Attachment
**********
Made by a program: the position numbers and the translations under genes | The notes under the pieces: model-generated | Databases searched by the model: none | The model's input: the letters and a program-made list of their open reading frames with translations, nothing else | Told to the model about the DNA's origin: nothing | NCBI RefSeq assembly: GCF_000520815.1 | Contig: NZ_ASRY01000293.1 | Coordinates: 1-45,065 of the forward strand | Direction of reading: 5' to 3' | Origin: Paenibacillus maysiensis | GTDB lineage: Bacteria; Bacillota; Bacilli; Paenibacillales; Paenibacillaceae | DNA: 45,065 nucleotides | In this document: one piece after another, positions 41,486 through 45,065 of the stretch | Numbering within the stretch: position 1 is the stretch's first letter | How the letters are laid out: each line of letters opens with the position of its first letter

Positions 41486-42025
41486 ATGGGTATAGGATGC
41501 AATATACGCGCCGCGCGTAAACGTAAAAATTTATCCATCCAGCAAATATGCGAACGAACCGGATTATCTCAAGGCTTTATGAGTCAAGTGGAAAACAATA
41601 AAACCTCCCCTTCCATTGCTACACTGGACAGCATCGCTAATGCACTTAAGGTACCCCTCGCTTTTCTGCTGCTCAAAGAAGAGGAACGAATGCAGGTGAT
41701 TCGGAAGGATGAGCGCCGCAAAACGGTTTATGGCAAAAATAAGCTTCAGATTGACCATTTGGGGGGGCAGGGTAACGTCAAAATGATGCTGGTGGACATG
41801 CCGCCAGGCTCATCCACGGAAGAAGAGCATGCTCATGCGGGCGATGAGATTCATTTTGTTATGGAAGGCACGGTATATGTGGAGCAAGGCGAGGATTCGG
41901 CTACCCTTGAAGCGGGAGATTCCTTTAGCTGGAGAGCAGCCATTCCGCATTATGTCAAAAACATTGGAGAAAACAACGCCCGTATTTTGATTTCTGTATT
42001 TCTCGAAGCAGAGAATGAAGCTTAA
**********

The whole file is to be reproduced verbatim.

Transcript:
Made by a program: the position numbers and the translations under genes | The notes under the pieces: model-generated | Databases searched by the model: none | The model's input: the letters and a program-made list of their open reading frames with translations, nothing else | Told to the model about the DNA's origin: nothing | NCBI RefSeq assembly: GCF_000520815.1 | Contig: NZ_ASRY01000293.1 | Coordinates: 1-45,065 of the forward strand | Direction of reading: 5' to 3' | Origin: Paenibacillus maysiensis | GTDB lineage: Bacteria; Bacillota; Bacilli; Paenibacillales; Paenibacillaceae | DNA: 45,065 nucleotides | In this document: one piece after another, positions 41,486 through 45,065 of the stretch | Numbering within the stretch: position 1 is the stretch's first letter | How the letters are laid out: each line of letters opens with the position of its first letter

Positions 41486-42025
41486 ATGGGTATAGGATGC
41501 AATATACGCGCCGCGCGTAAACGTAAAAATTTATCCATCCAGCAAATATGCGAACGAACCGGATTATCTCAAGGCTTTATGAGTCAAGTGGAAAACAATA
41601 AAACCTCCCCTTCCATTGCTACACTGGACAGCATCGCTAATGCACTTAAGGTACCCCTCGCTTTTCTGCTGCTCAAAGAAGAGGAACGAATGCAGGTGAT
41701 TCGGAAGGATGAGCGCCGCAAAACGGTTTATGGCAAAAATAAGCTTCAGATTGACCATTTGGGGGGGCAGGGTAACGTCAAAATGATGCTGGTGGACATG
41801 CCGCCAGGCTCATCCACGGAAGAAGAGCATGCTCATGCGGGCGATGAGATTCATTTTGTTATGGAAGGCACGGTATATGTGGAGCAAGGCGAGGATTCGG
41901 CTACCCTTGAAGCGGGAGATTCCTTTAGCTGGAGAGCAGCCATTCCGCATTATGTCAAAAACATTGGAGAAAACAACGCCCGTATTTTGATTTCTGTATT
42001 TCTCGAAGCAGAGAATGAAGCTTAA